Seasonal nostalgia

For those of us who write poetry as a way to express what we're feeling, nostalgia is a handy treasure chest. We should, though, make sure we have the light on when we rummage through it and we should wear a head torch too so we can see exactly what our fingers are poking into. Someone might have tossed a knife or a mousetrap into the chest or thrown in an old plate that broke when it landed inside. Maybe we were the ones doing the throwing and the tossing and have only ourselves to blame when we cut ourselves.

One of the things I get nostalgic about is the passing of the seasons. I'm always sad when the snow goes and I always miss the sound of the stream behind my house when it freezes over. Here's a little, wistful poem on this sort of theme.


I love to see the ground again,
though I love the snow as well.
I stop and stop and lay my hands
on copper needles warm
from light that lasts.

I gently press the tiny mosses
rebounding green each boreal year.
I dip my finger in a clump
of crystal snow, small as my boot,
that will be gone tomorrow.

Animal poetry chapbook free to welfare groups

I've produced a chapbook of poems about animals called They Bring it on Themselves and I'm offering it for free to animal welfare groups who would like to use it as a fundraiser. If you're interested or would like more details, just send me an email.

I'm hoping to produce an e-version as well but haven't quite got round to it yet. Here's a kind mention of it on Barbara Julian's Animal Literature blog.

2013 Whitehorse Poetry Festival on its way

How about spending the longest day of the year not only north of the 60th parallel but in the company of award-winning poets? The Whitehorse Poetry Festival takes place in Yukon from Thursday 20 to Sunday 23 June and it's going to be a good one. Stephanie Bolster, Brad Cran, Jamella Hagen, Ian LeTourneau, Bren Simmers, Garry Thomas Morse and Jo Shapcott are all in the line-up, along with Wolsak and Wynn editor Noelle Allen and Brick Books general manager Kitty Lewis.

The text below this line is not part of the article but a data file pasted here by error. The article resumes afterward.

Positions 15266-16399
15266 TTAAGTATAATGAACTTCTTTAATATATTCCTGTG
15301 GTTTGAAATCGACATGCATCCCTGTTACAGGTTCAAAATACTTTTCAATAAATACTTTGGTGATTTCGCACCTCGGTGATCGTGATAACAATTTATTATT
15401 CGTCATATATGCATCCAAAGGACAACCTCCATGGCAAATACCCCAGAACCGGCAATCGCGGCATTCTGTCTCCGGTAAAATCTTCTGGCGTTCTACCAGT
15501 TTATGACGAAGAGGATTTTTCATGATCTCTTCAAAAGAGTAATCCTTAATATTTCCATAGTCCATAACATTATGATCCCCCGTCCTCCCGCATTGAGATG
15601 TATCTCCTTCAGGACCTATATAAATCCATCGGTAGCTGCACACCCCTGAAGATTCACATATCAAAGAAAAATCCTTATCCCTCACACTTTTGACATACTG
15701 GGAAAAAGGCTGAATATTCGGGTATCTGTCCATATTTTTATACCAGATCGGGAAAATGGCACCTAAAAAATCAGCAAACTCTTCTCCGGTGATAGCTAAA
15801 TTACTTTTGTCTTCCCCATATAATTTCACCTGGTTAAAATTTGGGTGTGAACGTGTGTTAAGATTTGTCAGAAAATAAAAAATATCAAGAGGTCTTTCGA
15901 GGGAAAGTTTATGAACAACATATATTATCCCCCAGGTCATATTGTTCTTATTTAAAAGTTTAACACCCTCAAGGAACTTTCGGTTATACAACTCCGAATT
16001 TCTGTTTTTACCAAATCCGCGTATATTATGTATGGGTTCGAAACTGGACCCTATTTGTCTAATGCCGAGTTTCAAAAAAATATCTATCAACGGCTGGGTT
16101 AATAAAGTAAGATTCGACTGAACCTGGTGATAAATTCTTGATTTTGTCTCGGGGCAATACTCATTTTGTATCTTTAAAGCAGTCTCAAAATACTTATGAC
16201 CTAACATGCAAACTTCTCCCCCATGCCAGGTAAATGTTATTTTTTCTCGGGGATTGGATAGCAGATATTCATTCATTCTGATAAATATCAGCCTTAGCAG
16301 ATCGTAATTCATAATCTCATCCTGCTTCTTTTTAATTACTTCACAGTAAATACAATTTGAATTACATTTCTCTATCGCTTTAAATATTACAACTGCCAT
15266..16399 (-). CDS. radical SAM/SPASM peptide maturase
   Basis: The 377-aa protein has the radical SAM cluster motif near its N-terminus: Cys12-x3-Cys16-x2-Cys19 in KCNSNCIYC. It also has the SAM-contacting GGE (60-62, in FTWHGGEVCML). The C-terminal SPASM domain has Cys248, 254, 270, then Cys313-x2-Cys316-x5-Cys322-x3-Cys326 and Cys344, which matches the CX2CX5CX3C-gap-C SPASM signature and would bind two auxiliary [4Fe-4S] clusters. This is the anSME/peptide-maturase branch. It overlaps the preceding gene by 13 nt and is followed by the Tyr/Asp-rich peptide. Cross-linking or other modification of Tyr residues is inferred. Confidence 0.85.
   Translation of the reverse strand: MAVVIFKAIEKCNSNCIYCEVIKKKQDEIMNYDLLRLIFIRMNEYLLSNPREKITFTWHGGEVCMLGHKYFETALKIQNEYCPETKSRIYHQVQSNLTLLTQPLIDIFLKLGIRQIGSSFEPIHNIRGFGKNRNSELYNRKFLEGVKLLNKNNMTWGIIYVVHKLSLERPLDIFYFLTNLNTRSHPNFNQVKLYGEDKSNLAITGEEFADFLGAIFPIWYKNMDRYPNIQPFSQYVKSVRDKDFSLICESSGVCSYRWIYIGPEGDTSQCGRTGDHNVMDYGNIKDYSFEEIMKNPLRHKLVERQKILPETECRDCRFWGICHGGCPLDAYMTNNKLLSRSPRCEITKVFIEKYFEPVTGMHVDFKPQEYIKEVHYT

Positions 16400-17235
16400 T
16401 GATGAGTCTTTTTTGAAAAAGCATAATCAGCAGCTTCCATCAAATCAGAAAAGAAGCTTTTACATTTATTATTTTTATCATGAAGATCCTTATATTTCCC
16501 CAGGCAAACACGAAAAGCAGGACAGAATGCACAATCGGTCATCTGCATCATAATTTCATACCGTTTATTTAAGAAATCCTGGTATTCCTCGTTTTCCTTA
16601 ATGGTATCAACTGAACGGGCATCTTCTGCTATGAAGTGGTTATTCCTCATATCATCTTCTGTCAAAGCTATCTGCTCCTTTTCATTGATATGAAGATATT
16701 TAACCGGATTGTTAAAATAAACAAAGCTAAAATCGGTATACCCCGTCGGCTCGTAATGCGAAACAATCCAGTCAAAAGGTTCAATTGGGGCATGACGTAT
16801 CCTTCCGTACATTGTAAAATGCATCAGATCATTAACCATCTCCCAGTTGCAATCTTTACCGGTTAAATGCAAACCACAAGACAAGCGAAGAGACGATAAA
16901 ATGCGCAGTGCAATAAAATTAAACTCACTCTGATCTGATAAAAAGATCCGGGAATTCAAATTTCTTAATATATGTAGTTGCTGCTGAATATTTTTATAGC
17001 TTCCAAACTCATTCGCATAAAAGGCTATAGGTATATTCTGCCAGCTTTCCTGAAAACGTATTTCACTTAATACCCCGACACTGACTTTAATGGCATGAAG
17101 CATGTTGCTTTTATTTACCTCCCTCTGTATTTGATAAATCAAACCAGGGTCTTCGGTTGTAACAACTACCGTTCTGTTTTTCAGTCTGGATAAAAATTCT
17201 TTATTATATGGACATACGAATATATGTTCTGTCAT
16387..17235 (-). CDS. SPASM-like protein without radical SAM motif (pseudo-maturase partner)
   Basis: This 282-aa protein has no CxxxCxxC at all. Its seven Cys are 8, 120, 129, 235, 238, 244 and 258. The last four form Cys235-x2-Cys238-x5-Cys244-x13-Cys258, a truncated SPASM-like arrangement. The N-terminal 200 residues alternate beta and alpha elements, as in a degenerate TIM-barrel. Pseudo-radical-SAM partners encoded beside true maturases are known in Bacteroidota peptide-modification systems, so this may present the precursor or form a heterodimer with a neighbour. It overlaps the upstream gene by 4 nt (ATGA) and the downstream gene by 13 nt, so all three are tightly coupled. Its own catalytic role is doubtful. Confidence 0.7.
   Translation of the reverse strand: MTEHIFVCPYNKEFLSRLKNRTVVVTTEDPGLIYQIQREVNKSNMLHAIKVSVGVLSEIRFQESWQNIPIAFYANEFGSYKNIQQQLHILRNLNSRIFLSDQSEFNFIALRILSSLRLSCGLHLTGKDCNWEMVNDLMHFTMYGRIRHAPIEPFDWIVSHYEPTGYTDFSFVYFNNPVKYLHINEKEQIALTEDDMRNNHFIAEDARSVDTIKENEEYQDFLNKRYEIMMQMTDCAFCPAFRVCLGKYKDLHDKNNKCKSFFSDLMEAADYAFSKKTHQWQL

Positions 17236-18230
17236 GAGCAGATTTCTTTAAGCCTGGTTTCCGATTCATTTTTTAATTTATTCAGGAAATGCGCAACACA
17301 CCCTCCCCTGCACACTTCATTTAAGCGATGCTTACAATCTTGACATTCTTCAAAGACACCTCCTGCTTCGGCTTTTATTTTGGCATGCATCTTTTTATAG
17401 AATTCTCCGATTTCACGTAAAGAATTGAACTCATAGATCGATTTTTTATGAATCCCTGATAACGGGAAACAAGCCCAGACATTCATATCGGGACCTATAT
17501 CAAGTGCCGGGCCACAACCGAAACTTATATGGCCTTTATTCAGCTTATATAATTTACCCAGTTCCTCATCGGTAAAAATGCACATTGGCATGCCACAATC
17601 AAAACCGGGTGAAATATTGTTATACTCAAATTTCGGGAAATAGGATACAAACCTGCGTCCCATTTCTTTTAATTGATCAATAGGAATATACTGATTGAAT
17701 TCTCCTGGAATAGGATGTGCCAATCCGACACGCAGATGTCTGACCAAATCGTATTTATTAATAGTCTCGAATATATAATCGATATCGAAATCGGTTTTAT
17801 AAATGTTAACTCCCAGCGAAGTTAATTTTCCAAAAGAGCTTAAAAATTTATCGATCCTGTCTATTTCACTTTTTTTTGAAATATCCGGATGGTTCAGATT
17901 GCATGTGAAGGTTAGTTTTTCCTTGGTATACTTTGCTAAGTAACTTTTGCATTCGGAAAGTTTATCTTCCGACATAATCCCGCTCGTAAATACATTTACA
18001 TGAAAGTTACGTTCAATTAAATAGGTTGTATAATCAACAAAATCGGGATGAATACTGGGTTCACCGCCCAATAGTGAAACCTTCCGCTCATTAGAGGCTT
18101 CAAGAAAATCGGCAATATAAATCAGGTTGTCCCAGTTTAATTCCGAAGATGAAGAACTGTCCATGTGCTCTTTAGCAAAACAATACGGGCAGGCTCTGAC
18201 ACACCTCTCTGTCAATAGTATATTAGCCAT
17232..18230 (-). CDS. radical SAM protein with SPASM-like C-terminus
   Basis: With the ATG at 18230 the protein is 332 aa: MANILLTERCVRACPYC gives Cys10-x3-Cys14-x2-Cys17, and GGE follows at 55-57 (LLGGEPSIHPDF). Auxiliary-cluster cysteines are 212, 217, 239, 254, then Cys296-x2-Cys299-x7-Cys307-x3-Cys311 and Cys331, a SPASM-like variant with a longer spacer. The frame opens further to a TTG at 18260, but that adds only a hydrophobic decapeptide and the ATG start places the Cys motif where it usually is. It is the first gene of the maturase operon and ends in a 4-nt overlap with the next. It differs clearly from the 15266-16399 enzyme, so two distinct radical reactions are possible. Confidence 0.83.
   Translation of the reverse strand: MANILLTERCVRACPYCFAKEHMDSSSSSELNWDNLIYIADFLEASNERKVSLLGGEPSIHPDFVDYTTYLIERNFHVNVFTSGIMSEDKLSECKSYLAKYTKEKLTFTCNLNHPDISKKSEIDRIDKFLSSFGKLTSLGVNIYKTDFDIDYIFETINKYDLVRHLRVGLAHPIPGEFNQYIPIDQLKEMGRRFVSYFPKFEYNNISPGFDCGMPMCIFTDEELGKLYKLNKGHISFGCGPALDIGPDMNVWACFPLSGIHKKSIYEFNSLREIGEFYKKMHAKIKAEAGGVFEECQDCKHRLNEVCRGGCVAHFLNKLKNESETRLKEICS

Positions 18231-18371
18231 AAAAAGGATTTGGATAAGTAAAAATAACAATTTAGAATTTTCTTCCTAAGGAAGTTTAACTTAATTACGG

To keep up to date with announcements, check

By the way, is this Canada's northernmost poetry festival?

Not just American life in poetry

Poetry doesn't have to be easy to understand but if it is, then more people are likely to read it, aren't they? Or perhaps it's just that the 'easy' poems help people feel less daunted by those poems that take a little more concentration, a little more willingness to let words merge and overlap each other like layers of paint and see how it all dries. Former US poet laureate Ted Kooser's American Life in Poetry project helps make accessible poetry more accessible. Every week, Kooser posts a poem and brief introduction online that publications can print for free. Individuals can sign up free of charge too. It's like having a rectangle of sky delivered to your email in-box once a week.

Whitehorse Poetry Festival set for June 2013

Volunteers here in Whitehorse are gearing up for the biennial poetry festival in June 2013. As usual, we're anticipating a glittering line-up, including some international poetry stars. You can keep up to date at If you're interested in volunteering, let me know. Whitehorse is in Canada's Yukon, north of the 60th parallel, so coming to the festival is a chance to experience magically long hours of daylight. You could stand outside at midnight during the festival and still be able to read a book of poetry (or any other book of course).

Chapbook of animal poems

I'm thinking of producing a chapbook of animal poems as a fundraiser for animal welfare organisations. There seems to be a logic to this idea. One: I keep writing poems about animals and probably always will. Two: I don't seem to be able to stop writing poems long enough to do something useful to help animals. I'm probably going to call it The Abattoir Worker's Wife and will include poems that look at human relationships with animals: the meat industry, vivisection, hunting, for example. Perhaps not the lightest of reads then. The Poetry Archive, by the way, has some lovely poems about animals in the children's archive.